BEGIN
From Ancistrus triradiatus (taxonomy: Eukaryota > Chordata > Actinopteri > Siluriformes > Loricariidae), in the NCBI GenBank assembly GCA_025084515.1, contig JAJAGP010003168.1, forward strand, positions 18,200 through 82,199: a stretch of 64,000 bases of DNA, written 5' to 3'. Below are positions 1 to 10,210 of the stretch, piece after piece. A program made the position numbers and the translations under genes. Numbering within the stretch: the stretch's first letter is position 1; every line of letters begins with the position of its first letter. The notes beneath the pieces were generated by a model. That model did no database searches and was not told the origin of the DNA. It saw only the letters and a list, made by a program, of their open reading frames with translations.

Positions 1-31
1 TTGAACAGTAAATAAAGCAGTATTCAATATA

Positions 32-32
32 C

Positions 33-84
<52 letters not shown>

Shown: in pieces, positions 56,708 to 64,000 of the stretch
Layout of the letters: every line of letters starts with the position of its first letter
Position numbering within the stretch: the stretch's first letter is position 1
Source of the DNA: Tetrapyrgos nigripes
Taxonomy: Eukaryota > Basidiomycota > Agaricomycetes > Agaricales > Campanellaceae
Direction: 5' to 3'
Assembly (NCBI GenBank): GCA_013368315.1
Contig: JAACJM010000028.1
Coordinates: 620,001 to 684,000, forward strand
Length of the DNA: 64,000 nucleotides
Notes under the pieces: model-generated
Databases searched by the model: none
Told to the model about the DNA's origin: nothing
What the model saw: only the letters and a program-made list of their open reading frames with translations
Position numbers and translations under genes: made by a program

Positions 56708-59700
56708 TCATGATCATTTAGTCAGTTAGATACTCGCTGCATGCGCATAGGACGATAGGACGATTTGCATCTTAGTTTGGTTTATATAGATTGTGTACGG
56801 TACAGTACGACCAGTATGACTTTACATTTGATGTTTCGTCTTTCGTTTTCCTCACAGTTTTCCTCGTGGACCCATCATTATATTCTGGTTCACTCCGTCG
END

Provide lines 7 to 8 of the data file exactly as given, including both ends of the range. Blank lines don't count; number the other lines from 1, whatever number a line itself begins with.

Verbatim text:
<52 letters not shown>

Shown: in pieces, positions 56,708 to 64,000 of the stretch